The admission last month by the International Monetary Fund that it made major missteps in its handling of the Greek bailout program over the past three years naturally caused a furor but, at the same time, it left several key questions unanswered. One of the biggest mistakes made by officials at the Washington-based organization was that they failed to put pressure on the Greek government to implement the much-hyped structural reforms and an overhaul of the state sector.
Let’s go back to the closing months of 2011 for a moment. The government at the time had carried out the sweeping changes to the country’s social security system and imposed severe cuts on wages and pensions. Society was still relatively calm because recession and cuts had not yet pitted the people against the memorandum. The political class had not yet seen its credibility go up in smoke while voters still felt that their sacrifices may in fact pay off.
Those among us, however, who could see a little bit further down the road had seen that the socialist PASOK’s party old guard, together with the unionists and the core members of the administration, would seek to block any ambitious reform effort. Similarly, they would obstruct any campaign to reduce the state by scrapping useless organizations and redundant posts.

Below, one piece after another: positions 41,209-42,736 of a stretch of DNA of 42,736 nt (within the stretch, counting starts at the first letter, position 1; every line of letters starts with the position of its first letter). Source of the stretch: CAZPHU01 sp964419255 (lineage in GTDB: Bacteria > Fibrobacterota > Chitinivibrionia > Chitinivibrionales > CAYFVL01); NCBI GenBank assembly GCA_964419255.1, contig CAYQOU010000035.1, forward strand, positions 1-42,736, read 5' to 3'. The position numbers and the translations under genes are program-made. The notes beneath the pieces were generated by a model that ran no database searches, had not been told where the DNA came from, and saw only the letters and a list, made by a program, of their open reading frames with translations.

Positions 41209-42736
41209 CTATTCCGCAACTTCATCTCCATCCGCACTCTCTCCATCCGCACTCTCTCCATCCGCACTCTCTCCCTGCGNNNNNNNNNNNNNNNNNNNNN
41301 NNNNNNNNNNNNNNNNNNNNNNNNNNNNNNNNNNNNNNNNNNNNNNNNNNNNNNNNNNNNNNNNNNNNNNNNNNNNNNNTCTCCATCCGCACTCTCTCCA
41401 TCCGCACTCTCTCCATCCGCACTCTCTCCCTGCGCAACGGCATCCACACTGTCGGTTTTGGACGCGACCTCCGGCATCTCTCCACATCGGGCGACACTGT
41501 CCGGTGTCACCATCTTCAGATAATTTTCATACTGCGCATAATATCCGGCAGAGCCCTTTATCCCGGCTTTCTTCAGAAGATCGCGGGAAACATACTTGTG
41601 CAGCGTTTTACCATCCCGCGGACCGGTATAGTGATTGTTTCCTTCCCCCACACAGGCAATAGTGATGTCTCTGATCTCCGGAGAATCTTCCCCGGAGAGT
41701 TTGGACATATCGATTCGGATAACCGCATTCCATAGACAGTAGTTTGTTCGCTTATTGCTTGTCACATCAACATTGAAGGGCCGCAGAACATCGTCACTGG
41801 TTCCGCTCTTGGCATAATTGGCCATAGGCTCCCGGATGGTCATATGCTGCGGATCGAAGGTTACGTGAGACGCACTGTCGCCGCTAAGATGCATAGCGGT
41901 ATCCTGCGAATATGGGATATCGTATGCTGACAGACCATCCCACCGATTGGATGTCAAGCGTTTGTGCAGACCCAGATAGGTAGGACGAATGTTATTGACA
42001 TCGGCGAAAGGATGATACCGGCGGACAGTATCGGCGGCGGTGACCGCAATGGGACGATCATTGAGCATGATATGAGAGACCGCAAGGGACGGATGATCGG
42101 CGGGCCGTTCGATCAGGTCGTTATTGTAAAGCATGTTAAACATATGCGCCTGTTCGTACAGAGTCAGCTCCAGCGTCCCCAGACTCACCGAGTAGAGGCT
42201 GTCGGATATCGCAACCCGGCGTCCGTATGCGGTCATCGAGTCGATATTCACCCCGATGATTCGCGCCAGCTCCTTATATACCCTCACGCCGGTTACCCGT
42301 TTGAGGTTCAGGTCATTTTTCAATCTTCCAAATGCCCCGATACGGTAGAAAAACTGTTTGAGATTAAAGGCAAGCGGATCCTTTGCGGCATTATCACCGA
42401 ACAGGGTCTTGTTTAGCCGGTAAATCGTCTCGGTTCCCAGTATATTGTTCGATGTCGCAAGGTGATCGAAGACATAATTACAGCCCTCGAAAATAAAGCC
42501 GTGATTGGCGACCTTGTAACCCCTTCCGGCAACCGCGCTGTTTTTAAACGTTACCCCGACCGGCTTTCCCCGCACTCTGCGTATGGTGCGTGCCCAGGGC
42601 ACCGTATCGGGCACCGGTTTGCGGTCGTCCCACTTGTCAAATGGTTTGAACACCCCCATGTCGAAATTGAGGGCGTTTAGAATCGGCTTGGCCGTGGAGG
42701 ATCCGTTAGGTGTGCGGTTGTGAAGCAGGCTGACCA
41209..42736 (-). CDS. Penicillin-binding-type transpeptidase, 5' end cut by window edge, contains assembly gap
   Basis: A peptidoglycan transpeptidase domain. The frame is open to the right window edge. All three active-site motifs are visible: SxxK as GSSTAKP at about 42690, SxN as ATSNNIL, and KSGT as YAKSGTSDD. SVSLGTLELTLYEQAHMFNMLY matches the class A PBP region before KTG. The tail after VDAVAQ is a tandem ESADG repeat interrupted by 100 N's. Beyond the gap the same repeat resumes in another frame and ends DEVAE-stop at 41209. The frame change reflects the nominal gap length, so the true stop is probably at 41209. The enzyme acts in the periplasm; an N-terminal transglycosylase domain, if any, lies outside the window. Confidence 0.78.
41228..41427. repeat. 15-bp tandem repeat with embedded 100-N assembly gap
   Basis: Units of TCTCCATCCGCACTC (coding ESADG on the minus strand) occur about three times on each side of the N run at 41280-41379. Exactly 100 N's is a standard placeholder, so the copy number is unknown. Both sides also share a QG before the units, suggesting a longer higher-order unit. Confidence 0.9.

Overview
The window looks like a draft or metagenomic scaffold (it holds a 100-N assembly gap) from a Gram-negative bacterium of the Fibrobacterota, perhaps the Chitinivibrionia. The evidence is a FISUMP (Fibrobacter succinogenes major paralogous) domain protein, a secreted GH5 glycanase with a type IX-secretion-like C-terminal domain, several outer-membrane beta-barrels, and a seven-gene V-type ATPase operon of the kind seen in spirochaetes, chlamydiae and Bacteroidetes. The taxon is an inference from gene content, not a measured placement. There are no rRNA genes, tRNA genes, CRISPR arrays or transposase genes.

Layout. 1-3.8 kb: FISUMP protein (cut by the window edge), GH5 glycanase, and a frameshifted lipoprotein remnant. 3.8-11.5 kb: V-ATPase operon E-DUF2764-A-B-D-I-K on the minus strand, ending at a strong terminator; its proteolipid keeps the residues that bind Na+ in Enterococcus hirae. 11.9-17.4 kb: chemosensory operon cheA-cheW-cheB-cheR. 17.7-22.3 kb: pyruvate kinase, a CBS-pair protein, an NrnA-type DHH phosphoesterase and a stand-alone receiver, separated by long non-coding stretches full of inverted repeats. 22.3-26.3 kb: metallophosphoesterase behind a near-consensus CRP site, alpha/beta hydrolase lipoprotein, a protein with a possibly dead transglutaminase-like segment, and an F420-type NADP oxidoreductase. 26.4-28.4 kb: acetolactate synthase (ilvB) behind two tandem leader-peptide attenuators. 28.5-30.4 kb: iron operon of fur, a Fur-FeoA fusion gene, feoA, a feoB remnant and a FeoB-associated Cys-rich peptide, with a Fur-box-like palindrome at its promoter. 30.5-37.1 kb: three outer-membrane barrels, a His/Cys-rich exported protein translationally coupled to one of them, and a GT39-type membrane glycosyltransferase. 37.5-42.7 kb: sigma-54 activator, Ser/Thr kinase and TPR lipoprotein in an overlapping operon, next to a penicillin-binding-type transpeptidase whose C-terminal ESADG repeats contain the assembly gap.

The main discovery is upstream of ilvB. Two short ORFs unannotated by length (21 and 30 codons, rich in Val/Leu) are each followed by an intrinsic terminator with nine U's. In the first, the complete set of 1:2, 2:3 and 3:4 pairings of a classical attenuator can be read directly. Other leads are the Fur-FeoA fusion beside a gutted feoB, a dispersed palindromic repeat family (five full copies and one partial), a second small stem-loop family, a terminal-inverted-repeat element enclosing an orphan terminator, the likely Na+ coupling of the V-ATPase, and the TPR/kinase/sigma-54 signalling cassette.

If the IMF had suspended the program at the time to put pressure on the administration of George Papandreou to liberalize closed professions and shape up the civil service, things today would be a lot different. Regrettably, Dominique Strauss-Kahn, who was chief of the IMF at the time, and other officials did not want to rock the boat. They were either afraid that doing so could be fatal for the Papandreou administration or because they were concerned about the stability of the other nations of the European south.
A lot could have been done back then, and at a much faster pace. Society still had greater room to maneuver and more patience. Meanwhile, the ruling party had a big parliamentary majority and the two-party system was very much alive. For his part, Papandreou would have had to face up to the grim reality and throw his weight behind one of the two factions of PASOK.
The troika chose to turn a blind eye and instead insist on bigger, horizontal cuts. The term reform has acquired negative connotations, Parliament is near boiling point and everything is much much harder.
At the end of the day, the troika was driven by political criteria when they should have adopted a colder, technocratic approach and vice versa.